Auto Repair Chandler: Car Care Advice and Tips for the Non-Mechanically Inclined
It’s important to take good care of your car. If you don’t, you may find yourself dealing with expensive repairs or, even worse, end up needing to buy a new vehicle. There are a number of small, basic things you can do to keep your car in excellent condition that don’t require you to be a mechanic or know much about cars. Many of these things will not only help maintain your car but will also increase your gas mileage.
As the price of gas increases, there’s no better time to check over your car and make certain it’s in good running shape so you can save a little money. Tires The tires on our car take a lot of stress, but unless they look low, most people rarely think to check them. In fact, very few people perform the recommended monthly inflation check to make certain their tires have the proper air pressure. Tires lose air through permeation, so even if you don’t have a hole in the tire, it will still slowly lose pressure. Also note that when it’s colder, air pressure goes down more quickly. When a tire gets too under-inflated, it can lead to a blowout.
Tech Tip: Check your tire pressure when the tire is “cold” – when you’ve driven less than a mile on it.
You also need to make sure your tires have a proper tread on them. Tread wears down naturally as you drive, and worn down tires can more easily be punctured or have a blowout.
Tech Tip: how do you tell if your tire tread is worn down? Take a penny and hold it with Lincoln’s head towards the tire. Press it into the tread. If you can see any space above Lincoln’s head, you need to replace the tire.
Engine Oil Changing your oil regularly is another important maintenance item. Oil and oil filters should be changed at the manufacturer’s recommended intervals (found in your owner’s manual). This helps to reduce engine wear and prevents damage. You can check your oil when your car is turned off by opening the hood and removing the dipstick. Clean off the stick, put it back in the oil reservoir, then remove it and check if the oil is within the marked range.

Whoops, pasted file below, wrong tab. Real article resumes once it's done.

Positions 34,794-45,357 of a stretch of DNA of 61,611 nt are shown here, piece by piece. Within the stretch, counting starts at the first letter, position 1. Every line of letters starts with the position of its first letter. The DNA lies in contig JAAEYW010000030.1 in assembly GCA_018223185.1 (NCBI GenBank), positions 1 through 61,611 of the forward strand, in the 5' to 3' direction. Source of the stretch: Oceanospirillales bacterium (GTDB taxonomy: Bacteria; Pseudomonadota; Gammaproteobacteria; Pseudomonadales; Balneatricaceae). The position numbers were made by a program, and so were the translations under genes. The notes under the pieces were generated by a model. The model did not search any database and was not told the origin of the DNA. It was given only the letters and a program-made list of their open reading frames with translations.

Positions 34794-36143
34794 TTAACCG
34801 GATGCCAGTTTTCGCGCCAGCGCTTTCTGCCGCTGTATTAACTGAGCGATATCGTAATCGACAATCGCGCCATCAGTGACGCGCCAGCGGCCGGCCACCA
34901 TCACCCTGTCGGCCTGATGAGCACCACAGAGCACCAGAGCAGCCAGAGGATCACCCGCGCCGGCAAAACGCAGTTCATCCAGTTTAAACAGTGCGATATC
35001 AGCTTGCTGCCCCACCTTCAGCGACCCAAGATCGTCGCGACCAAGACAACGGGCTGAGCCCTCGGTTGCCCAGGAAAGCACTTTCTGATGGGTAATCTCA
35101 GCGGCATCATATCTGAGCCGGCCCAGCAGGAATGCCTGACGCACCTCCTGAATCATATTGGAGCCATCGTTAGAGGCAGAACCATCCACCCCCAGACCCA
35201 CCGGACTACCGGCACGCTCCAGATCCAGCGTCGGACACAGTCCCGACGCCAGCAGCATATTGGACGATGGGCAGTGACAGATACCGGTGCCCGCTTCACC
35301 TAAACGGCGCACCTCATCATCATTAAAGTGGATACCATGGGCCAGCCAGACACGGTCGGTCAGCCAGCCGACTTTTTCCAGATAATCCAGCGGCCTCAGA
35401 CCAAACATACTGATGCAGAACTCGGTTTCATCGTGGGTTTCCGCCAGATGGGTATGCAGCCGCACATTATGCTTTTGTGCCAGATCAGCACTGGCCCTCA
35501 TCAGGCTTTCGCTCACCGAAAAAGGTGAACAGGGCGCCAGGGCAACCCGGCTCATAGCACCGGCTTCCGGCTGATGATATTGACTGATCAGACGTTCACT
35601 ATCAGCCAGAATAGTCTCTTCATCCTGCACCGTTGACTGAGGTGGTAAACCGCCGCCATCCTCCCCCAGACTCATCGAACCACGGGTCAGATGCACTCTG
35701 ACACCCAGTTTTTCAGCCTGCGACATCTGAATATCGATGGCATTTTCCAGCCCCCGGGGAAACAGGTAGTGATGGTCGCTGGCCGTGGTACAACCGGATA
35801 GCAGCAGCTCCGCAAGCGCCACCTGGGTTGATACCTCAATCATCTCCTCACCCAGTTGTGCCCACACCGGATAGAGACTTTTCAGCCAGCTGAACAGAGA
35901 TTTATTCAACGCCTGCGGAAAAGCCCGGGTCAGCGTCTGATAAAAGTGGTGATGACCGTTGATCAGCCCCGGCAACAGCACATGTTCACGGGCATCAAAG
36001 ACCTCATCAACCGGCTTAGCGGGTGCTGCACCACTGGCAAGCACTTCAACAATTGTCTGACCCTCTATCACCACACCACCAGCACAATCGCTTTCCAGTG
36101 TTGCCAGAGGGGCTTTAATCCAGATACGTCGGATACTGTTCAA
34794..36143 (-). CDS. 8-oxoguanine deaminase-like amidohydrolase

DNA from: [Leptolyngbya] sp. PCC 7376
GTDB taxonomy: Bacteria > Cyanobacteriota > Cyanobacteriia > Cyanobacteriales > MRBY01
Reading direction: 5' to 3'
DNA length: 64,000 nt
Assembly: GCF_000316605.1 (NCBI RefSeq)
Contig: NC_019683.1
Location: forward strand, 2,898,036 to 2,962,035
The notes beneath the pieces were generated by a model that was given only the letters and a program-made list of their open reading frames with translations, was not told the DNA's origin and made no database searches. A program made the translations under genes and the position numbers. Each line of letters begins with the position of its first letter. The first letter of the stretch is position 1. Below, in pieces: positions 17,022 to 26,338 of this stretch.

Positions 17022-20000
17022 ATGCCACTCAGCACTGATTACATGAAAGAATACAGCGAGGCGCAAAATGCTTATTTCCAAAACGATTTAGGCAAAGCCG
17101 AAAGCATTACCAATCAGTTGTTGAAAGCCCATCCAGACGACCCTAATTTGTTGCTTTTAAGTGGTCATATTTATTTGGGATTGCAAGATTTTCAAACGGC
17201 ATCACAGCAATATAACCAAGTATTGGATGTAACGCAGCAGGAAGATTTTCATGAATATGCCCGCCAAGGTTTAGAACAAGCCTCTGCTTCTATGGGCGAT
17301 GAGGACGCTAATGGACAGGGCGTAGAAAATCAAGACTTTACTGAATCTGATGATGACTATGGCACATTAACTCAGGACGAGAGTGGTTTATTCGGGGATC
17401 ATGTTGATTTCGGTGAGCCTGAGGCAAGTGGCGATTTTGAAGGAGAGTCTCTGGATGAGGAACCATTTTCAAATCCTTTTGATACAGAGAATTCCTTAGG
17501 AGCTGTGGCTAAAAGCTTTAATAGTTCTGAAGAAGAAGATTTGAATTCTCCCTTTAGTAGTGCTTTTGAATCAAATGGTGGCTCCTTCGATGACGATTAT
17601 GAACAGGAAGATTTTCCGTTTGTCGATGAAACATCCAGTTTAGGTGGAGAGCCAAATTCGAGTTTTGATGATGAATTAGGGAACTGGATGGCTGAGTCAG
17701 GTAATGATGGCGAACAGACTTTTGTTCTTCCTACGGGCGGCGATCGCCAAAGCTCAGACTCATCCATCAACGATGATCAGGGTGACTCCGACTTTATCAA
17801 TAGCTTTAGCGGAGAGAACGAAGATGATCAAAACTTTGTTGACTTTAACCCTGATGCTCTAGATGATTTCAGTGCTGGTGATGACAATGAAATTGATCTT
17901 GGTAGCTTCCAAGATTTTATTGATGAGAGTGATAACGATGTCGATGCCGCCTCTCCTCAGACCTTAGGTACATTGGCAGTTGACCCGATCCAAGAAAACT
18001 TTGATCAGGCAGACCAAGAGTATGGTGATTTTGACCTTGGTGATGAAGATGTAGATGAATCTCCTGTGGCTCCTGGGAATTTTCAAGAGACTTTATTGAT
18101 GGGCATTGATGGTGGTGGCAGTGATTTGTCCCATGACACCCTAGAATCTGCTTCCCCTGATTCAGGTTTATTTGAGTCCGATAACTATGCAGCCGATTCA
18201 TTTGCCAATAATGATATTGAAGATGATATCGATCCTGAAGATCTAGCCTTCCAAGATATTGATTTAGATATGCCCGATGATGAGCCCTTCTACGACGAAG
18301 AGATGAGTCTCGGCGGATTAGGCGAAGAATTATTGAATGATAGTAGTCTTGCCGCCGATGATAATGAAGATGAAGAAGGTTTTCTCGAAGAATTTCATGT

Tech Tip: Most manufacturers recommend changing your oil every 3,000 miles or every three to six months. Double check your owner’s manual to be certain, or give us a call and we can check the specification for your car.
Other Vital Fluids While most people know about changing their oil, many people forget to check other fluids in their cars. This includes transmission fluid, which is very important. You can check your transmission fluid by opening the hood and looking for the ATF reservoir. You check it the same way you check your oil, but you need to have the car running to check your transmission fluid.
Tech Tip: Most manufacturers recommend changing your transmission fluid every 30,000 miles.
Antifreeze You also want to make certain to change your antifreeze, which both keeps your engine cool and prevents freezing. It can be checked when the engine is cool by looking at the coolant reservoir. There’s no dipstick here, so you’ll have to decide if the tank looks low.
Tech Tip: Antifreeze should be changed every few years or every 30,000 miles. Newer antifreeze formulas may be able to go as long as 50,000 miles. Also, it’s almost never good to replace missing coolant with plain water. Most vehicles use a 50/50 mix of antifreeze and water (using distilled water can be even better). Check the owner’s manual for the specifications of your car, or give us a call and we can look it up for you.
These are just a few easy car care tips that can keep your vehicle in good condition, which helps make it both reliable and economical. It doesn’t hurt to have a free vehicle inspection once in a while as well. Give us a call today and setup a time for yours!
Chances are your contact with your car’s fuel is limited to filling it up at the gas station. But, once you put in that fuel it has quite a journey and a few important responsibilities. Your car’s fuel management system must: Allow the engine to start and run in the coldest and hottest places; Allow the engine to run smoothly under all conditions; And keep exhaust emissions in check. The vehicle’s fuel management system uses a multitude of sensors to gather information such as temperature, pressure, air flow, and other parameters.
What? Didn’t we just cover the reasons you might want to buy an SUV last week? You bet we did. In the interests of fairness, we thought it might be valuable to offer an opposing viewpoint this week. Today’s opposing viewpoints come from Jim Kenzie of Motoring TV from an episode back in 1997. Jim says you can call them crossovers or call them SUVs – just don’t call them yours.